This is an attractive building. If the Michigan Central Station at the other end of Roosevelt Park were restored to its original glory, it would be reasonable to assume that this building might be renovated also.
I do not know much about this attractive and currnetly unused building. It was built in 1923 for the Conductor’s Protective Association (CPA), an insurance firm chartered in Michigan in 1910. Railroading has always been a cyclical and seasonal industry with periods of full employment and other spans when many rail workers are laid off. Before the 1930s, there were few state and no federal programs that collected money from workers when they were employed and then paid them unemployment benefits where they did not have work. I think that the Conductors Protective Assurance firm may have sold such unemployment insurance to rail workers beginning early in the last century. It would not surprise me to learn that the CPA also sold life and health insurance to rail workers. That organization, I believe, evolved into the Locomotive Engineers and Conductors Mutual Protective Association. I believe that their primary product is still job interruption insurance for rail workers. Their offices are now located in Southfield.
I do not know when the CPA moved away from this appealing and very modern looking building. I believe that some parts of it were used early in the Twenty-first century as a dormitory for Mormon missionaries who worked in Detroit. Subsequently, I believe the Mormons built their own dormitories for their missionaries. A Washington, D. C. real estate broker, I believe, put this structure on the market in 2002. Eleven years later it was purchased for $900,000 but that firm did not invest in renovating the structure.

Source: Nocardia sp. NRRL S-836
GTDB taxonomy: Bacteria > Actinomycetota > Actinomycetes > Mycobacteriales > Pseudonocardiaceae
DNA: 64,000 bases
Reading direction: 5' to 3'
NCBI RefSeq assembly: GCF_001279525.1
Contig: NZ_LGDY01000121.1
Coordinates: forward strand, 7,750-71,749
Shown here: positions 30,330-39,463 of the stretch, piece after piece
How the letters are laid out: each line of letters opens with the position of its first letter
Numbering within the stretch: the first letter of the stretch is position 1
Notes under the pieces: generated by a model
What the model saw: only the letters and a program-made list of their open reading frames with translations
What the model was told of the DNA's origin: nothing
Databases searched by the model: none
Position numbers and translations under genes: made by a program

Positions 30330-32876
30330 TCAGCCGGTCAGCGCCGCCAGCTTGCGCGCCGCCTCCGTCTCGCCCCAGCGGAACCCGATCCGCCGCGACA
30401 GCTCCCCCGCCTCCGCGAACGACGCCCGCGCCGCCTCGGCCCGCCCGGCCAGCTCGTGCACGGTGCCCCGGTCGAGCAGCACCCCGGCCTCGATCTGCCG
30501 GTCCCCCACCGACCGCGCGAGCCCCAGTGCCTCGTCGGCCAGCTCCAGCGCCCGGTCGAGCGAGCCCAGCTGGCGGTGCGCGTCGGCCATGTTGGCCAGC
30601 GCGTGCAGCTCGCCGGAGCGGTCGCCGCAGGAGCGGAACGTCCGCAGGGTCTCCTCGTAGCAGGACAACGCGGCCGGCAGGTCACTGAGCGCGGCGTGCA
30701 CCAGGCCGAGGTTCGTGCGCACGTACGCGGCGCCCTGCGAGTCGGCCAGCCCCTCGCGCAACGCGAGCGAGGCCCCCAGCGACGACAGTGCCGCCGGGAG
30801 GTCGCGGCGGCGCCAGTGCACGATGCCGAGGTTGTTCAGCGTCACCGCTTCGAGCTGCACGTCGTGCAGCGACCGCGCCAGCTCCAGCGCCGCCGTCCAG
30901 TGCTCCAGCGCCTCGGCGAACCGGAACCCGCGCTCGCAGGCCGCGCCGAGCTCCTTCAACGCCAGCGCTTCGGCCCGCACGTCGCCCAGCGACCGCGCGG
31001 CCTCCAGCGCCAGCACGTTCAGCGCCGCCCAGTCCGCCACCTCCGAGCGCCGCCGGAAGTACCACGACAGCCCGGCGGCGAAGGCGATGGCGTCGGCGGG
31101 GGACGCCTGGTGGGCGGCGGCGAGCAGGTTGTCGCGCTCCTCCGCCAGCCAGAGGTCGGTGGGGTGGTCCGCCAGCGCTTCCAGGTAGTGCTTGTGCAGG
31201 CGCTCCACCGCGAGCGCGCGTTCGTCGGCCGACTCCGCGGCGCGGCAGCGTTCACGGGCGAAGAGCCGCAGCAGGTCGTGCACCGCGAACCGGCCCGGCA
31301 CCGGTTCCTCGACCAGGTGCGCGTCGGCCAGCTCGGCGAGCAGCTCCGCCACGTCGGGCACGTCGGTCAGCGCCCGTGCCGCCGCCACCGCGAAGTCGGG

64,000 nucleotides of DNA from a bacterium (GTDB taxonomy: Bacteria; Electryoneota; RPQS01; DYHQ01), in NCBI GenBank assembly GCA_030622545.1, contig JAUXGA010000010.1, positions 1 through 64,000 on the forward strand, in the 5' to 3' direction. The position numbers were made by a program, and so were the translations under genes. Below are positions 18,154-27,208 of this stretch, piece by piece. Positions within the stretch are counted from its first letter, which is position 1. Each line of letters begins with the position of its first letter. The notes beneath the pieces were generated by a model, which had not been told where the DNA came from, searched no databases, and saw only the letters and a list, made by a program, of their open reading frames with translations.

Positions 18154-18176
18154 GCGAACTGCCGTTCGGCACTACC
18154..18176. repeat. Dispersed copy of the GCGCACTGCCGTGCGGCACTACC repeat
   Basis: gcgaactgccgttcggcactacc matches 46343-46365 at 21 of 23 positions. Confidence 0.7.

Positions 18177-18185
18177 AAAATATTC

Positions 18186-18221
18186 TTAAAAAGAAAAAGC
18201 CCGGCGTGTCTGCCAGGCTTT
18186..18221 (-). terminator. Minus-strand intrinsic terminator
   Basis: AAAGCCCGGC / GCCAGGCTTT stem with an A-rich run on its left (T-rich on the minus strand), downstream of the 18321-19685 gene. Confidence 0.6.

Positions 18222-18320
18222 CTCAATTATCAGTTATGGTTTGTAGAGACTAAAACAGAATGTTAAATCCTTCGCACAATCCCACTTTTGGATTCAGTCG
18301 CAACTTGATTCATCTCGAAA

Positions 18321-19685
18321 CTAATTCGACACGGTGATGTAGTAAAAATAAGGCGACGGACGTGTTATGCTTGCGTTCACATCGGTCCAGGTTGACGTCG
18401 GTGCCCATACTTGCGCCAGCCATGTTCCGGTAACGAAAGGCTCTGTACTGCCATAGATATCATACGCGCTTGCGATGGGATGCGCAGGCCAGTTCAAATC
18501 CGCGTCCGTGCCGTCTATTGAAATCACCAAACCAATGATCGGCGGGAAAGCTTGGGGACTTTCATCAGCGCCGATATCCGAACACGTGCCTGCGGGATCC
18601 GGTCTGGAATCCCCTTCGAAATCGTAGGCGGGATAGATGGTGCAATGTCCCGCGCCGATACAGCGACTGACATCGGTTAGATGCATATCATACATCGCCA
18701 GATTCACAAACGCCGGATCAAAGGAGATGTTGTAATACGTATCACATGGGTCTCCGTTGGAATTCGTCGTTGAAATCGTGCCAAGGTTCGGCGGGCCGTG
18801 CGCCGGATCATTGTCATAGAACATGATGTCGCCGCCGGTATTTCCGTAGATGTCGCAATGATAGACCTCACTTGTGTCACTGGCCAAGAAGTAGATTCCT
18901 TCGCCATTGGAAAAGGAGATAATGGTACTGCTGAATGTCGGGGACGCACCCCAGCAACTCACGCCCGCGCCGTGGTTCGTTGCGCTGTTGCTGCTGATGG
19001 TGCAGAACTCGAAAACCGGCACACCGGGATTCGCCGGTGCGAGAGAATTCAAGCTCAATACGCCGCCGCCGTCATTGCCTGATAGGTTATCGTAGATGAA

In 2014, it was sold to a New York property firm, Sequoia Property Partners, purchased the firm, presumably with hopes of either making it into a successful commercial property or flipping it. However, that same year it was designated a blighted building by the city's Building Safety Engineering and Environmental Department. The owners did not invest in the attractive structure and, in 2016, that city department determined that the building was so dangerous that it should be immediately repaired or demolished. If the owners were not going to rehab the structure, they could demolish it themselves or have the city demolish it and be billed for the cost. In the late summer of 2016, the owners asked the city for a permit to raze the structure.
The story gets interesting here. Historic preservations detested the idea of removing this buildings, especially since there are signs of economic revival in Corktown and along Michigan Avenue. They asked the city's board that designates City of Detroit Local Historic Districts to create an historic district that would include only this building. They did so and, on November 22, 2016; Detroit's Common Council approved a temporary designation of this building as a City of Detroit Designated Historic District. This does not guarentee that the structure will survive. An owner could request a permit to demolish an officially listed historic building but the granting agencies are, typically, reluctant to approve such demolitions. It is quite possible that the owners will again consider investing in this building.
Architect: Alvin E. Harley
Date of Construction: 1923
City of Detroit Designated Historic District: Temporty listing approved by Common Council; November 22, 2016
State of Michigan Registry of Historic Places: Not listed
National Register of Historic Sites: Not listed
For information about the architect and the buildings he and his many collaborators designed, please see:
Website for the Locomotive Engineers and Conductors Mutual Protective Association: https://www.lecmpa.org/LECMPA.html
Use in 2016: Attractive empty building awaiting redevelopment
Photograph: Ren Farley; September 20, 2008
Description updated: November, 2016
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